Tradition In The Dollar Woman

Superior Essays
“Tradition, long conditioned thinking, can bring about a fixation, a concept that one readily accepts, perhaps not with a great deal of thought.” –Jiddu Kirshnamurti. When there is a strong tradition followed in a community, it is a major component in shaping the citizens beliefs. It is often the base for the society’s cultural and societal norms. This is regarded in Alden Nowlan’s play The Dollar Woman during multiple circumstances. As well as in the short story “The Boat” by Alistair MacLeod, Kakenya Ntaiya’s TED talk “A girl who demanded school” and the short story “The Persian Carpet” by Hanan Shaykh. Firstly, traditions are generally passed down in a family or community and they often become almost impossible to break free from as they …show more content…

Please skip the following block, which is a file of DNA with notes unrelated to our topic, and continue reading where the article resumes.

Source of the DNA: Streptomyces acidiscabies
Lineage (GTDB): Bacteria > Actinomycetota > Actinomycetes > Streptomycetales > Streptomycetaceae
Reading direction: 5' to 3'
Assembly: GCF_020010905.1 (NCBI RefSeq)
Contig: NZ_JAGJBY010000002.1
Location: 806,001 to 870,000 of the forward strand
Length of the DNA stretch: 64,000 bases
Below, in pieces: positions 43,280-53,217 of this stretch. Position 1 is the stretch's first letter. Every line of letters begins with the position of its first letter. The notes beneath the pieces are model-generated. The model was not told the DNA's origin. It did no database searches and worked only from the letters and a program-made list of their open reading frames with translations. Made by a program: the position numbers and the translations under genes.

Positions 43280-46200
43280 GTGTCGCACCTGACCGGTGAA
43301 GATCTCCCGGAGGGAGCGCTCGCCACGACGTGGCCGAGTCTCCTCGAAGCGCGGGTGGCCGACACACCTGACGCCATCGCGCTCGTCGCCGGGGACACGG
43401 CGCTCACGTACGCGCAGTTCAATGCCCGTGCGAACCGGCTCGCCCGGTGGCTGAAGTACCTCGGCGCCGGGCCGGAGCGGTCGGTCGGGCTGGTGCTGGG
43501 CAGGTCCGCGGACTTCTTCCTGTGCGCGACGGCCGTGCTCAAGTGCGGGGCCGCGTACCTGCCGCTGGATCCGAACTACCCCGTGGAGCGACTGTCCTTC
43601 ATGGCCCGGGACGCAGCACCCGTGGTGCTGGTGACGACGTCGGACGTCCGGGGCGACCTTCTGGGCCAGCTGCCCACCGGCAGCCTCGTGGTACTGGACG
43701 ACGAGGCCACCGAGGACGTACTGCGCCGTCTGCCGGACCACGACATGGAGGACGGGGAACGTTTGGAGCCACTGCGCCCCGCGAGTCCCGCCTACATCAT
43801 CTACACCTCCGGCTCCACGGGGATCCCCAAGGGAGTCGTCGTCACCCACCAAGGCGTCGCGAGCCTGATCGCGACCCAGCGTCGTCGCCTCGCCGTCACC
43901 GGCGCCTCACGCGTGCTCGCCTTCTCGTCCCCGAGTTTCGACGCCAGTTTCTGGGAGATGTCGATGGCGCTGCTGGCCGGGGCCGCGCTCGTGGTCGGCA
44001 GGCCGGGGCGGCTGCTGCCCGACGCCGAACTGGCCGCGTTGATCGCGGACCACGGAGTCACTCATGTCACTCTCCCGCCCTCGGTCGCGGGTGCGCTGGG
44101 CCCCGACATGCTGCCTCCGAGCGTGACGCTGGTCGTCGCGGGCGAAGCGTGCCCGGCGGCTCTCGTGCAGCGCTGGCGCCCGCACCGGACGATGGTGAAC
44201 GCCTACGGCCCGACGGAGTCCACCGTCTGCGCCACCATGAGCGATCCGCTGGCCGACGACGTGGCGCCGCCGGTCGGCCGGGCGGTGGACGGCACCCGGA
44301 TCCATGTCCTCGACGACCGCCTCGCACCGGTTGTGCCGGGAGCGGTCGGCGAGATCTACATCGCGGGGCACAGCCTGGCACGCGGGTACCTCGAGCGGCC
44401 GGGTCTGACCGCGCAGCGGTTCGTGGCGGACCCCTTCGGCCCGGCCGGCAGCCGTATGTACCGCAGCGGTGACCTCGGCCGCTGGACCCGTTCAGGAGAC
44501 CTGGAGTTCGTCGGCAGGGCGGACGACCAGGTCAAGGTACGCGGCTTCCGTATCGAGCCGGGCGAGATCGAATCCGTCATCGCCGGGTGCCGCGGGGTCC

This makes it very difficult to stop participating in it, which impacts the future generations’ lives. In the play the most powerful tradition is the selling of the paupers. Lewis’s father drove the paupers throughout the Parish in a wagon day after day, going door to door attempting to sell them. “He drove from house to house, coaxed, threatened, reminded people of personal favors, and used blackmail or bribery if he had to” (Nowlan P. 128.) The tradition was then passed down to Lewis. In attempt to make it easier for the paupers the auction was established. It was expected that Lewis’s son, Jake, would take over as the overseer when he was old enough as it was the norm in the town of Sussex for their family to control the selling of the paupers. This is proved in act three when Lewis says to Jake “You’ll be what you have to be, like the rest of us” (Nowlan P. 151) after Jake states that, “I’ll never be an overseer when I grow up” (Nowlan P. 151.) This same situation is seen in Alistair MacLeod’s short story “The Boat.” All the children are expected to be fisherman as their father and his siblings had been. When the daughters left for education and love, they broke the tradition of being a fisherman therefore they lost the respect of their mother and community. The daughters were an anomaly in the town as their beliefs were not swayed by the tradition. The son, regarding fishing, remarked that his father “had never really loved it” (Macleod P. 274.) Overall, no matter how big or small a community is the traditions they follow are very powerful in impacting the citizens’ decisions and beliefs, as they become very established in the culture of the society. As well, income and rules can affect what people think of the

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